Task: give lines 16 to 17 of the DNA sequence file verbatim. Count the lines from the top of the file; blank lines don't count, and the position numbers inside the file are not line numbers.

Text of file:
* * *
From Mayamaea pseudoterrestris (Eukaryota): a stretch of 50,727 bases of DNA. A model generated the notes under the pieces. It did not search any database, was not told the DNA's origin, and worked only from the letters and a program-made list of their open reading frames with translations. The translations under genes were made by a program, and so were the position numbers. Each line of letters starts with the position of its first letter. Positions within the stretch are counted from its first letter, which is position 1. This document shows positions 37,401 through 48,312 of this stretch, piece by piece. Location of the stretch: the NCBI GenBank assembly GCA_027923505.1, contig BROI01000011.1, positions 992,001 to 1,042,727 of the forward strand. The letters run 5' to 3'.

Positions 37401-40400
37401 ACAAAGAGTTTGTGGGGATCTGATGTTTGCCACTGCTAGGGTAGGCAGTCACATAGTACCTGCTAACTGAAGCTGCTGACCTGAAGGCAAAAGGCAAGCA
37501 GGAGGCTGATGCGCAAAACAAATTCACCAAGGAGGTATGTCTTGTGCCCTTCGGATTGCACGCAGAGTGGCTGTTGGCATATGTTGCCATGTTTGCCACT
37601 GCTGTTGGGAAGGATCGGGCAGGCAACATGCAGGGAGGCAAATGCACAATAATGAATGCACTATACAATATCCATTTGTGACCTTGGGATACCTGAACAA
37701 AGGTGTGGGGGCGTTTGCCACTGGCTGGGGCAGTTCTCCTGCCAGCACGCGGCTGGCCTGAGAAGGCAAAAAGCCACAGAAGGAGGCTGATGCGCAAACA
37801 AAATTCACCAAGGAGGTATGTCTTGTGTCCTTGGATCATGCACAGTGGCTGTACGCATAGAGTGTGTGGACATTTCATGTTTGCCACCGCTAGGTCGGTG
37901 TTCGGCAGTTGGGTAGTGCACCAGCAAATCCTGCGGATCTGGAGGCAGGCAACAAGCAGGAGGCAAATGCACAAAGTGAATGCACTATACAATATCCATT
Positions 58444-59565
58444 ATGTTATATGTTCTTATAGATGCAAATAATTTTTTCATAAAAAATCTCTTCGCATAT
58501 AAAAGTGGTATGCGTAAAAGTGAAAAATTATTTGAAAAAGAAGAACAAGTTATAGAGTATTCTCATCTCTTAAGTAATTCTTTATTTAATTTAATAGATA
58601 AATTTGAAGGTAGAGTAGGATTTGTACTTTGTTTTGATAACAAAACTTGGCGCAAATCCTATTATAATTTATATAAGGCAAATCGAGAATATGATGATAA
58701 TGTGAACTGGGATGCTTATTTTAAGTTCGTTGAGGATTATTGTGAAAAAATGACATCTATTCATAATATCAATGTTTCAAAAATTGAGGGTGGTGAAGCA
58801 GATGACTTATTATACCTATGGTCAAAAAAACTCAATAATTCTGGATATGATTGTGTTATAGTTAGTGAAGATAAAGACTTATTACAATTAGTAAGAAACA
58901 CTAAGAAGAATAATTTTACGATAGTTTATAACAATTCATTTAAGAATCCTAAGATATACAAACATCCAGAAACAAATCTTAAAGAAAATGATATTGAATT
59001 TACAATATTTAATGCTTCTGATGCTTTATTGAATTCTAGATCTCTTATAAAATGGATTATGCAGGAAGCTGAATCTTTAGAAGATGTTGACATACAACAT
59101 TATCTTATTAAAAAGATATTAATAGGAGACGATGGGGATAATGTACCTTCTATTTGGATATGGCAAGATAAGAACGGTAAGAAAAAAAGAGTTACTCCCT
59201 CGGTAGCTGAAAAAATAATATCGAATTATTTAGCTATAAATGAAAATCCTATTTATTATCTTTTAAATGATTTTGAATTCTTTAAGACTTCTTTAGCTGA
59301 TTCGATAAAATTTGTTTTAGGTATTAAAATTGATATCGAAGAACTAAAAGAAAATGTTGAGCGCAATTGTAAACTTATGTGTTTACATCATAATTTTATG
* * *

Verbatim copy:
59001 TACAATATTTAATGCTTCTGATGCTTTATTGAATTCTAGATCTCTTATAAAATGGATTATGCAGGAAGCTGAATCTTTAGAAGATGTTGACATACAACAT
59101 TATCTTATTAAAAAGATATTAATAGGAGACGATGGGGATAATGTACCTTCTATTTGGATATGGCAAGATAAGAACGGTAAGAAAAAAAGAGTTACTCCCT